WHAT CAN THE STUDY OF ANIMAL BEHAVIOUR TELL US ABOUT HUMAN BEHAVIOUR?

Researchers and scientists study the behaviour of animals so that they can find reasons as to why human beings act the way that they do. Animals give insights as to why humans behave the way that they do. It is important to note that as much as there are similarities between man and animals, there are also differences. Different species have different characteristics. Some animals have fur while others have scales. Some can produce sounds while other cannot. Others have to mate with the opposite sex for reproduction while other lay eggs that are fertilized inside the body of the animal (Darwin, 1989). However, some characteristics lay across the entire beings in the universe. For instance, all animals reproduce, all animals have the ability to feel pain and react to stimuli. How they react to pain and stimuli is what varies across the spectrum. Similarities between animals and human beings include the same body structures with few variations. For instance, the physical appearance of apes is almost similar to that of human beings. The slight difference is the amount of hair in their bodies. This could however be attributed to the different environments in which they live. Since apes live outside in the cold, the hair on their bodies help them to stay warm and to protect them against their environment. Human beings do not need as much hair since they can live in warm houses and are rarely exposed to the dangerous environment (Descartes, 1998).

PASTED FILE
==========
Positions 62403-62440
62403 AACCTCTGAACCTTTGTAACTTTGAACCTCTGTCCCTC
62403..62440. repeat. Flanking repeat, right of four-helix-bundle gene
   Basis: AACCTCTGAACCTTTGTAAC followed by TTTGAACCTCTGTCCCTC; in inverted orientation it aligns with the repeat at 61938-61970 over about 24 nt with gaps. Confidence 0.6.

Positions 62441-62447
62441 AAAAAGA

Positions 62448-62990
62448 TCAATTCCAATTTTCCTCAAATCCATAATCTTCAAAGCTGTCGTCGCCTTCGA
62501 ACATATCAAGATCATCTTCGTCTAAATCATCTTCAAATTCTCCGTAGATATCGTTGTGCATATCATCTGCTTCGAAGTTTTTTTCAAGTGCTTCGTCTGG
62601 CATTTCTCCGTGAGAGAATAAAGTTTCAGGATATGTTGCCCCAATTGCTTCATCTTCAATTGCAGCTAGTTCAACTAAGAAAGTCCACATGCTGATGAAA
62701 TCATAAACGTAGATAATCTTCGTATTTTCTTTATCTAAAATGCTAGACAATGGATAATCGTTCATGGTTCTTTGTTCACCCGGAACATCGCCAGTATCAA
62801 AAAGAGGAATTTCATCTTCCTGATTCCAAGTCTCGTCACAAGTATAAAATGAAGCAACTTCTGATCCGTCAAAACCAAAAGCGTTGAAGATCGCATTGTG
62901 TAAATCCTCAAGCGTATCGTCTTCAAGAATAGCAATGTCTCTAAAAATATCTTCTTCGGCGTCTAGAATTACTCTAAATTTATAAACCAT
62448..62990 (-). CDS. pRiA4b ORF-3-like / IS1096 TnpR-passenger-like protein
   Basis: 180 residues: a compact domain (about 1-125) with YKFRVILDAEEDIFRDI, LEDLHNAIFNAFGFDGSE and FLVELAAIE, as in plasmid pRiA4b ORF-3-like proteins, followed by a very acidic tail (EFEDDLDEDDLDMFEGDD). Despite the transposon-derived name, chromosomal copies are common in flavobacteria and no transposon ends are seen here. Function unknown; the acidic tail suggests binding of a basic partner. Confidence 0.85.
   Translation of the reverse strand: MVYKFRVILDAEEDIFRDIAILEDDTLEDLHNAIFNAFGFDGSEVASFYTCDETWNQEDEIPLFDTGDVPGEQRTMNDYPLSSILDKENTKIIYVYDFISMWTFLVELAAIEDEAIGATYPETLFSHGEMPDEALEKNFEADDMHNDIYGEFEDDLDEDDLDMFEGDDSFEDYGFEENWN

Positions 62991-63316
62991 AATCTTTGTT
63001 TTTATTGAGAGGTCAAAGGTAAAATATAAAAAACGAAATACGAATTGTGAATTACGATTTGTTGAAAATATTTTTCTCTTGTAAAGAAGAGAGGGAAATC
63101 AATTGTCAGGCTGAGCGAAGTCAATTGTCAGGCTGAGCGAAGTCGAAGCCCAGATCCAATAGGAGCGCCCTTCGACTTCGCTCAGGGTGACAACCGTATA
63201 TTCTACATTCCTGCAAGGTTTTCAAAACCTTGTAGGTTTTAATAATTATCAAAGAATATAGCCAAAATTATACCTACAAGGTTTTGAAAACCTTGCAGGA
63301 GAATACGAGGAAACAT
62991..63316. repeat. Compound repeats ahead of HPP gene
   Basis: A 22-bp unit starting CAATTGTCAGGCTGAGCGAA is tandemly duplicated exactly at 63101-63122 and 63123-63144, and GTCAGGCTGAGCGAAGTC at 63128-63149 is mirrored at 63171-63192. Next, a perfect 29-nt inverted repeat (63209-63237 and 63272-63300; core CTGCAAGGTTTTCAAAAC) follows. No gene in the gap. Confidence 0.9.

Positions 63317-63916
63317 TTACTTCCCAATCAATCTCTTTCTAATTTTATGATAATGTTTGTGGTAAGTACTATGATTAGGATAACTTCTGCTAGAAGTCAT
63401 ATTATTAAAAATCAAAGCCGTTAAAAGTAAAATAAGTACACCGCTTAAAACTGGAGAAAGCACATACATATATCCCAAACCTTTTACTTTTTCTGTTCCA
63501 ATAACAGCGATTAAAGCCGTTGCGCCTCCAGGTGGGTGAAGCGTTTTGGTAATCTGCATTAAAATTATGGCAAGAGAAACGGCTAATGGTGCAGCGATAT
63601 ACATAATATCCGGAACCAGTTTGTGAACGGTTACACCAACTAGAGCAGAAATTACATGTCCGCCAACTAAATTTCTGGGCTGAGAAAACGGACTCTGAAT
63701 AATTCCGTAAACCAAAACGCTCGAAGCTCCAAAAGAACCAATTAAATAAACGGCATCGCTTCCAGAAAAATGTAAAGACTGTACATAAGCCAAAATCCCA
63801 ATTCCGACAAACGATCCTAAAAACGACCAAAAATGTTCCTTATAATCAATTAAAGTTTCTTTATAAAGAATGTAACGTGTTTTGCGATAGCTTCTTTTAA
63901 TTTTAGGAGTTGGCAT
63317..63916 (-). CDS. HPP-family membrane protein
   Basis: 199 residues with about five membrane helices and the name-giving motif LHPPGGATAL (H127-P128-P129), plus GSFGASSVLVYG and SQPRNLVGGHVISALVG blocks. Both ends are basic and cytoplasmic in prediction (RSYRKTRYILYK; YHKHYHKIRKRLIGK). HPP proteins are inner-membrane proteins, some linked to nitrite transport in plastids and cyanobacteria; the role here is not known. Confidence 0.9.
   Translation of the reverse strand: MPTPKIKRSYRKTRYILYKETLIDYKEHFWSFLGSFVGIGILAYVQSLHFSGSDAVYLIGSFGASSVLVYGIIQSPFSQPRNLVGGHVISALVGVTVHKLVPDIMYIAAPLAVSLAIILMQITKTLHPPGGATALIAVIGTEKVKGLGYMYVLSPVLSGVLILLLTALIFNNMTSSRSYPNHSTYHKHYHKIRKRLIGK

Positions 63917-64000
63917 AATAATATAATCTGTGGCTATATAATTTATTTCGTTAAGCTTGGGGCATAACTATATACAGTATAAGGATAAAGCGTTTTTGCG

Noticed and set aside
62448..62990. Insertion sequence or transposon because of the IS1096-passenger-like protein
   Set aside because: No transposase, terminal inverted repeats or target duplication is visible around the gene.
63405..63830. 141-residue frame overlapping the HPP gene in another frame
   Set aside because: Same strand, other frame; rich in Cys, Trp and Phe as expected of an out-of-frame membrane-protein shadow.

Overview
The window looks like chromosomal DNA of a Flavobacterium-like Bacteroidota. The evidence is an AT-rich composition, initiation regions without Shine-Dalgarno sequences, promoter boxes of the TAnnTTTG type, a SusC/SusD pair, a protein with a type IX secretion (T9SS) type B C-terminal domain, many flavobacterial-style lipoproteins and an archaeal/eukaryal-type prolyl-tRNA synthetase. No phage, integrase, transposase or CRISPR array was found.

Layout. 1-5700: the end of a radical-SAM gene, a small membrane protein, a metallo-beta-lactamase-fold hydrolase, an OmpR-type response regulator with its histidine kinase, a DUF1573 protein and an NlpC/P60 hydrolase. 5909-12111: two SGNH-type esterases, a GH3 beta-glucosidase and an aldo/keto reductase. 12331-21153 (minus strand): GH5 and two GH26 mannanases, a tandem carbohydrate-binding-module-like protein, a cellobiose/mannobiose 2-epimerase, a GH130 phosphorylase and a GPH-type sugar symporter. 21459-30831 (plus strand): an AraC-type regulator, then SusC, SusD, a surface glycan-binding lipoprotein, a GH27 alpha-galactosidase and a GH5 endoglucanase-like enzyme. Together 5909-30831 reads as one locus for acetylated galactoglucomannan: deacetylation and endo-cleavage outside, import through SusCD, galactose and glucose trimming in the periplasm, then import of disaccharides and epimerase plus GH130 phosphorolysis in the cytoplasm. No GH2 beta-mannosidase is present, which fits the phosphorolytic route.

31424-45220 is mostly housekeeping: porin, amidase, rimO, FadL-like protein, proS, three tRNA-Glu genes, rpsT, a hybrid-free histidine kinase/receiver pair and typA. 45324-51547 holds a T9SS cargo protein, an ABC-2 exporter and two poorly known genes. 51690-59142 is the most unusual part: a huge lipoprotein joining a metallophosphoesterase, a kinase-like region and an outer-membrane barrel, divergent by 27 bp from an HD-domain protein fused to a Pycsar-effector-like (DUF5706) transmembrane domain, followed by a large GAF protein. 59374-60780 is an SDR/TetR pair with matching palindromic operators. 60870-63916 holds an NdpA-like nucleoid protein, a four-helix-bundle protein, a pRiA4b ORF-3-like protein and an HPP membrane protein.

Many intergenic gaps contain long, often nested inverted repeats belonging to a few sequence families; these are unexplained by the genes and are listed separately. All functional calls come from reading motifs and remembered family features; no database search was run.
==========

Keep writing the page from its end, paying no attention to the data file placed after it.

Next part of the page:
Behaviour in animals can be used to investigate the usefulness of drugs. For instance, scientists experiment on drugs by using them on animals. The most used animals are the apes since they are considered the closest relative of the human species. The reaction from the monkeys is what guides the scientists on how the drug works and how beneficial it would be to the human beings. If the drug is dangerous to the animal, then the likely effects will be felt in the human body. The behaviour of the animal is likely to predict the way the person will react to the drug. Since different species react differently to certain types of stimuli, scientists can find out why they react differently and how information is decoded in their brains (Gill, 1977). The study of animals can help us find likely cures to certain illnesses. The disease pathogens are usually introduced in the system of animals and then the various drugs tested on the animal to find which is most suitable. This is usually the first step in inventing a drug. Experimenters have to use animals before they can use human subjects. It is illegal to use a new drug on a human being before it is tested on an animal. Rats or mice are among the animals that are used in testing drugs. The drug may at times not work human beings the way it works in animals but the differences between the various species can be used to leverage the two (Gould, 1996).